Earthquake Resistant Design of Buildings

Subject 421-612 (2009)

Note: This is an archived Handbook entry from 2009. Search for this in the current handbook

Credit Points: 12.50
Level: 9 (Graduate/Postgraduate)
Dates & Locations:

This subject has the following teaching availabilities in 2009:

Semester 1, - Taught on campus.
Pre-teaching Period Start not applicable
Teaching Period not applicable
Assessment Period End not applicable
Last date to Self-Enrol not applicable
Census Date not applicable
Last date to Withdraw without fail not applicable

Timetable can be viewed here. For information about these dates, click here.
Time Commitment: Contact Hours: 36 hours; Non-contact time commitment: 120 hours
Total Time Commitment: Not available
Prerequisites: None
Corequisites: 421-695 Extreme Loading of Structures
Recommended Background Knowledge: None
Non Allowed Subjects: None
Core Participation Requirements:

For the purposes of considering request for Reasonable Adjustments under the Disability Standards for Education (Cwth 2005), and Student Support and Engagement Policy, academic requirements for this subject are articulated in the Subject Overview, Learning Outcomes, Assessment and Generic Skills sections of this entry.

It is University policy to take all reasonable steps to minimise the impact of disability upon academic study, and reasonable adjustments will be made to enhance a student's participation in the University's programs. Students who feel their disability may impact on meeting the requirements of this subject are encouraged to discuss this matter with a Faculty Student Adviser and Student Equity and Disability Support:


Dr Helen Margaret Goldsworthy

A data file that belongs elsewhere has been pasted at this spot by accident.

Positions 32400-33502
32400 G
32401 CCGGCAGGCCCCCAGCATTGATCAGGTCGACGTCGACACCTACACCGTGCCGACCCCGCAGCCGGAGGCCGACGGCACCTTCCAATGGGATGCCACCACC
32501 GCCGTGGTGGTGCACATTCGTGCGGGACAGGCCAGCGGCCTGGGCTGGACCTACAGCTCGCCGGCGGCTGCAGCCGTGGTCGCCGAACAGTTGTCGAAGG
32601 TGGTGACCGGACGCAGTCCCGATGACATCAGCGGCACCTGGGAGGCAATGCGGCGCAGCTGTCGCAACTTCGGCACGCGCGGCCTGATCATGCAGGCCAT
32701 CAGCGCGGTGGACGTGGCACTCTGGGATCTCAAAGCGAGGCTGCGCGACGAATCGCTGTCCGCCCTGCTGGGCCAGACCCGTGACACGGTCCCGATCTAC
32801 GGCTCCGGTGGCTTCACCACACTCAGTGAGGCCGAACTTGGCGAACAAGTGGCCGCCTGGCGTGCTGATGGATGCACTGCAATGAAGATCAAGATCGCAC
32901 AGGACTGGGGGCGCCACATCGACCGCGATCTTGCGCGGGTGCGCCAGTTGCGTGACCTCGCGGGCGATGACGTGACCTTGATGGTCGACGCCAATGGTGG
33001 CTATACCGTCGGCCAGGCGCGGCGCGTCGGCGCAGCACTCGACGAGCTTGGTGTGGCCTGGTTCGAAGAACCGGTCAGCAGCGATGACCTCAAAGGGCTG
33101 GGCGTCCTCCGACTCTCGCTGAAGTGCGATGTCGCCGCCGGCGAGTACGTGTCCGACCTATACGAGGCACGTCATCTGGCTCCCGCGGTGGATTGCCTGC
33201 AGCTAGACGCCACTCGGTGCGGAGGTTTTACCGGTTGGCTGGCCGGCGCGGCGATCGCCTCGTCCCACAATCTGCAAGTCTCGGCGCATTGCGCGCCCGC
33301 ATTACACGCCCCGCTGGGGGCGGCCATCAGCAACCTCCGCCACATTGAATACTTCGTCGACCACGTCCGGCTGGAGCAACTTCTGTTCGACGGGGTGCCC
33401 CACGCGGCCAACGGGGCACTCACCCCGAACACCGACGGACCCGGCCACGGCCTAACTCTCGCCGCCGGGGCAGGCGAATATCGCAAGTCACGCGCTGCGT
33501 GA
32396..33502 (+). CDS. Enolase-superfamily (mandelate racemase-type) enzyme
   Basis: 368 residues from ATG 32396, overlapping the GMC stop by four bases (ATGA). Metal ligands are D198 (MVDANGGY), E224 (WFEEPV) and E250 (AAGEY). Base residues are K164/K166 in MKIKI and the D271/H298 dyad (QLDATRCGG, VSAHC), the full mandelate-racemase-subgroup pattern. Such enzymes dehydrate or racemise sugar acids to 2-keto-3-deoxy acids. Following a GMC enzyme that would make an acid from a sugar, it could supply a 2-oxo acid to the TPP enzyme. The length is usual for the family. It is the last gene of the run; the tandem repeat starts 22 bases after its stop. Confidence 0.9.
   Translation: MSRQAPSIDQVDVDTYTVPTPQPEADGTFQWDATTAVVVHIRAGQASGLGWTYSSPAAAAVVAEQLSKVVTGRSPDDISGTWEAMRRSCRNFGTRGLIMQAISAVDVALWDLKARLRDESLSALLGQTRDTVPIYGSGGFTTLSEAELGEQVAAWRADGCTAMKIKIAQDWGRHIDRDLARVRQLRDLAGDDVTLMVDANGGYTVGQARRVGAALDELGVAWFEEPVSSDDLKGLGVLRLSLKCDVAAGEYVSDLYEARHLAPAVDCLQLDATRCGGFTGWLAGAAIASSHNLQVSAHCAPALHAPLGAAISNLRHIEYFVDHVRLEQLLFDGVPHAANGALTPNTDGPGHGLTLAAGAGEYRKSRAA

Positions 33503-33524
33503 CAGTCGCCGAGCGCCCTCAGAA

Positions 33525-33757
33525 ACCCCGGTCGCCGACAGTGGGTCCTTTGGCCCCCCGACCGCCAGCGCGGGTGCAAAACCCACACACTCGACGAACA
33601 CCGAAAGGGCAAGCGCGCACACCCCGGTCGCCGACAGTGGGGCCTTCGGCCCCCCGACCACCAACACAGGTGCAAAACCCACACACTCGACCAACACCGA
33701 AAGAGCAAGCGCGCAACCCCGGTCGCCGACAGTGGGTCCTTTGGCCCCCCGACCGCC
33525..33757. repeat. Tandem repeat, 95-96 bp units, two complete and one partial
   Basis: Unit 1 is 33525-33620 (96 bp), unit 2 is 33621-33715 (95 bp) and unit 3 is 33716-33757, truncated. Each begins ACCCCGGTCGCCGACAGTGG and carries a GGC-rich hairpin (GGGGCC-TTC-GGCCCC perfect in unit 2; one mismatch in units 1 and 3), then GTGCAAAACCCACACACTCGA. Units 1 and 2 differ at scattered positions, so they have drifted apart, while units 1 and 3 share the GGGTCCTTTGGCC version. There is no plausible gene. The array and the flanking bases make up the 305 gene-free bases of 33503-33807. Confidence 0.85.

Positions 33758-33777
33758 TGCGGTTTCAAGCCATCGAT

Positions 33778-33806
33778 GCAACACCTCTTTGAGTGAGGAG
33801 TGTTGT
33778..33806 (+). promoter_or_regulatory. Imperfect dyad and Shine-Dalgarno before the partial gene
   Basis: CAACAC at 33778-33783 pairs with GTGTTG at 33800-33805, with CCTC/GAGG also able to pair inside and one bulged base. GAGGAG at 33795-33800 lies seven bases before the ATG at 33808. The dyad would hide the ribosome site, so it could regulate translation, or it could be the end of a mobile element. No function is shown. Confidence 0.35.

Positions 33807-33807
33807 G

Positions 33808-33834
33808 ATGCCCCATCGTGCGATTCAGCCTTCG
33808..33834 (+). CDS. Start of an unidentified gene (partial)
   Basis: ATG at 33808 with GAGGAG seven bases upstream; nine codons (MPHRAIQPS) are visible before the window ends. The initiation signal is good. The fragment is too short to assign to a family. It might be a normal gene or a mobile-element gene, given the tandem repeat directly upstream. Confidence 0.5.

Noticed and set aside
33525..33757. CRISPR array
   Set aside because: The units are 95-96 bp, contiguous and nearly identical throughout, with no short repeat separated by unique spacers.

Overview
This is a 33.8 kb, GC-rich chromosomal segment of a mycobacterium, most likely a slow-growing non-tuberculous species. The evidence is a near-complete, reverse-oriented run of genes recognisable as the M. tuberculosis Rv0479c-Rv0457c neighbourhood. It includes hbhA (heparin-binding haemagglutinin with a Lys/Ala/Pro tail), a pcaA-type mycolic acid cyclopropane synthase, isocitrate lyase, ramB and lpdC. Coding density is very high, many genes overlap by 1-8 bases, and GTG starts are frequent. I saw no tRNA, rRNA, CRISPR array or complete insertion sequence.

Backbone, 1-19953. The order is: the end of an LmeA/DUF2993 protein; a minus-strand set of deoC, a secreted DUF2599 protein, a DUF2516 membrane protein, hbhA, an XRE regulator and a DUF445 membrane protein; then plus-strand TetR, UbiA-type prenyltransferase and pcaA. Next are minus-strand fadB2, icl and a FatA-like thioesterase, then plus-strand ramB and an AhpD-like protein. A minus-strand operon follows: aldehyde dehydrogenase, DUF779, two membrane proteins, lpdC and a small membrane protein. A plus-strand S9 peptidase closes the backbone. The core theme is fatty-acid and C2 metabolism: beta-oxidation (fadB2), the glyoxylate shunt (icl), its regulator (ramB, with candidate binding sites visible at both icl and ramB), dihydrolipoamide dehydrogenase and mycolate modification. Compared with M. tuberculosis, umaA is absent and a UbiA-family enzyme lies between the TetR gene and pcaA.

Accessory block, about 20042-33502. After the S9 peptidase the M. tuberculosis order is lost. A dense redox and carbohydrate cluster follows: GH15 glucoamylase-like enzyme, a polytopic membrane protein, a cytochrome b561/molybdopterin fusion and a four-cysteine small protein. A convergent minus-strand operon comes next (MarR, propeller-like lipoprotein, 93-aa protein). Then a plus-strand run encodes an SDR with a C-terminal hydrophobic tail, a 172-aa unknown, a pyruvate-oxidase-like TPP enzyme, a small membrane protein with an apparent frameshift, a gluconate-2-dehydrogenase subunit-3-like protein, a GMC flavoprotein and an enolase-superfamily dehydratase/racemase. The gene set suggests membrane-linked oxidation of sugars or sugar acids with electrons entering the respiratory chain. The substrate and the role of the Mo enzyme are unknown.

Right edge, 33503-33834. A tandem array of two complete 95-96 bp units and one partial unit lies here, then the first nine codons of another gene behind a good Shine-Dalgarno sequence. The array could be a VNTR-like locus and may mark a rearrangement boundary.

Dr Helen Goldsworthy
Department of Civil and Environmental Engineering
Phone: +61 3 8344 7255
Subject Overview: This subject introduces to the students the fundamental concepts and practice of earthquake resistant design of buildings from an international perspective. Topics covered include plate tectonics and seismicity, structural response to earthquake ground motions, design philosophy and design applications to buildings including domestic buildings, assessment and retrofitting of existing buildings, and performance of non-structural components and building contents. One part of the subject is devoted to the design and assessment issues in regions of low and moderate seismic activity.
Objectives: On successful completion, students will be able to:
  • describe seismicity of the world and the role of plate tectonics;
  • accurately interpret response spectrum presented in the different formats including the Acceleration-Displacement Response Spectrum (ADRS) diagram for quantifying the potential seismic hazards on the infrastructure;
  • accurately interpret performance limit states;
  • undertake seismic design and assessment of building structures using both the force-based methods and displacement-based methods including the Capacity Response Spectrum Method and the Substitute-Structure Method;
  • employ capacity design principles and the concept of strength hierarchies to ensure that the structure responds to an earthquake in the desirable way. Apply this concept to the design of a range of structural systems for buildings including moment resisting frames of reinforced concrete, steel and composite construction, reinforced concrete structural walls, and concentric or eccentrically braced steel frames;
  • select and apply the appropriate energy dissipation or base-isolation device for mitigating seismically induced damage to a building;
  • predict damage to un-reinforced masonry buildings and identify the vulnerable features;
  • assess existing building structures and provide plans for their effective retrofitting.
  • assess seismic performance of vulnerable buildings and components in regions of low and moderate seismicity taking into account the effects of soil resonance and identify effective means of retrofitting;
  • assess seismic performance of non-structural components and building contents and identify effective measures to mitigate potential damage.
Assessment: One 3-hour written exam (70%) and two written assignments each of 1,000 to 2,000 word-equivalents (2 x 15%).
Prescribed Texts: None
Recommended Texts: Priestley, M.J.N., Calvi, G.M., and Kowalsky, M.J., “Displacement-Based Seismic Design of Structures”, IUSS PRESS, Pavia, ITALY, 2007.
Breadth Options:

This subject is not available as a breadth subject.

Fees Information: Subject EFTSL, Level, Discipline & Census Date

This subject replaces:
421-612 Earthquake Resistant Design of Buildings

Related Course(s): Master of Engineering Structures

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